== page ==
Now, let’s talk about those options.
Amount: This slider can be considered somewhat like the volume control on a stereo. It turns up or down the amount of contrast that’s added or removed from any edge that’s being affected. It makes the darks darker and the lights lighter in an effort to add sharpness.
Radius: This setting is image resolution dependent and is usually kept between the values of 1 and 2. It tells Photoshop how far to reach when it’s applying the Amount of sharpening. It basically either tightens or loosens up the contrast along an edge in a photo. Adding a higher value for this setting will tell Photoshop to look beyond the normal one or two pixels and to add contrast to more and more pixels further away from the edge. With lower resolution images, you can keep this value lower and with higher resolution images, you can push this value higher.
Threshold: This setting controls how Photoshop looks at an edge or what it considers an edge. A lower threshold says that everything should be sharpened, even slight variations in solid colors or areas. A higher threshold value says that those solid areas should be ignored and that Photoshop should only consider those areas that truly have edges in them. Essentially, we have the ability to raise the threshold of what should be sharpened.
As you can see, the Unsharp Mask tool is relatively simple. It does what it does and it does it well. The issue is, sometimes editors have different requirements and different needs. Luckily, there’s a tool to handle just about any need an editor has.
To launch the Smart Sharpen palette, I’ll head up to the Filter > Sharpen > Smart Sharpen menu item and click.
When I do that, the Smart Sharpen palette opens right up.
As you can see from the above screenshot, there are quite a few more options in this palette. At first glance, you can see that there’s a drop-down box that offers a few different types of sharpening. Or, I should rather say, sharpening for different types of blurs in images. At the time of this post, the three sharpening options include Gaussian Blur, Lens Blur and Motion Blur. I do a pretty decent job of describing these types of blurs in the following post.
The part you’ll be looking for is down towards the bottom.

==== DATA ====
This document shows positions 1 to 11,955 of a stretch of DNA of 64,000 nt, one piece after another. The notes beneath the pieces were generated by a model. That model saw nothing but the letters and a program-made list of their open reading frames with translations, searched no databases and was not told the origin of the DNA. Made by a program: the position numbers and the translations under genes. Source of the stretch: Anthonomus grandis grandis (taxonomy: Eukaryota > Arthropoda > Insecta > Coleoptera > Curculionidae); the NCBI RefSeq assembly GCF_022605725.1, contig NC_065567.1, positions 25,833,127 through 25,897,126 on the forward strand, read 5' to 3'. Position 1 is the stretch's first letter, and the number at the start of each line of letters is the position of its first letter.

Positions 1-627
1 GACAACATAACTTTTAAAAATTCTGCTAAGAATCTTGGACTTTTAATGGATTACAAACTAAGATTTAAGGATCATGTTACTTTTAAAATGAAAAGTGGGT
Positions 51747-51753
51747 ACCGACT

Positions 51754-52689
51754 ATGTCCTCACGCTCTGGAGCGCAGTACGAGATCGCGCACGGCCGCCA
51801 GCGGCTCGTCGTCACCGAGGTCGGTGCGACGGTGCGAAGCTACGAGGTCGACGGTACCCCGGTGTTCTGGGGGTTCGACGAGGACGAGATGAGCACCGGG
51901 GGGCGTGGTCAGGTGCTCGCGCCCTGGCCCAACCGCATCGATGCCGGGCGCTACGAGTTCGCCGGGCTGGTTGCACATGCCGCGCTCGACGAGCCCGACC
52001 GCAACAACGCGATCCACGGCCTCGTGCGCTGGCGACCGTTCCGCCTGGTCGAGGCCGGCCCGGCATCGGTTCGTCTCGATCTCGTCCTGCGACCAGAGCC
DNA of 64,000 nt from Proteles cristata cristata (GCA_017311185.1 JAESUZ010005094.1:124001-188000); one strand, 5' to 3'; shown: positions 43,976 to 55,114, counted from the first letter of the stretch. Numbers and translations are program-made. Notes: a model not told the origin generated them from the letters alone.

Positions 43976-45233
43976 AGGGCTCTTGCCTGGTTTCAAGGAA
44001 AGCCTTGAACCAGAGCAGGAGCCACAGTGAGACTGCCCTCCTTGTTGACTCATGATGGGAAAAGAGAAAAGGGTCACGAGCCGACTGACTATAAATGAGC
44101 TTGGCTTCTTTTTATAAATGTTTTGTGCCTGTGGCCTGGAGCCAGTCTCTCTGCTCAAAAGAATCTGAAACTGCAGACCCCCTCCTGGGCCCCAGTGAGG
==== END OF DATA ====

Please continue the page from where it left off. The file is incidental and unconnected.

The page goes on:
Another thing you’ll notice in this palette is that the Threshold slider doesn’t exist under the Radius slider anymore. In this tool, the Threshold slider has been replaced by much more versatile and accurate Shadows and Highlights sections. Inside of these sections are Fade Amount, Tonal Width and Radius sliders. I’ll explain what these sliders do below.
Fade Amount: This slider sets the amount of sharpening that happens in either the shadows or highlights of an image. This is a much more fine tuned control than the Amount slider in the above section, but it can be compared to that.
Tonal Width: This setting controls what’s actually a shadow or a highlight. All shadows aren’t considered simply a shadow and the same is true for the highlights. You have to tell Photoshop what you’d like adjusted. Moving these sliders to the left or to the right decreased or increases these settings. This setting controls the range of tones for the shadows and the highlights in an image.
Radius: This setting controls how much area around a pixel of either a highlight or a shadow that should be considered when determining what should be included when the adjustment is made. Moving the sliders to the left and the right will shrink or enlarge that area, respectively.
Finally, there’s a Reduce Noise slider in this palette that can help tremendously when it comes to sharpening an image. When sharpening, noise can rear its ugly head because of all the pixel adjustments taking place. You’ll need to experiment with this slider to see the effects it can have on an image, but really, I’m not sure you should be sharpening to such an extent that you’d need to remove any of the noise that may be created by over sharpening.
I hope I gave you a clear comparison between the Unsharp Mask filter and the Smart Sharpen Filter in Adobe Photoshop. As you can see, the Smart Sharpen option has many more features, but if you’re into quickly getting a job done, perhaps the Unsharp Mask would fit your needs. If you have any questions regarding this post, please let me know in the comment section down below. Thanks for reading!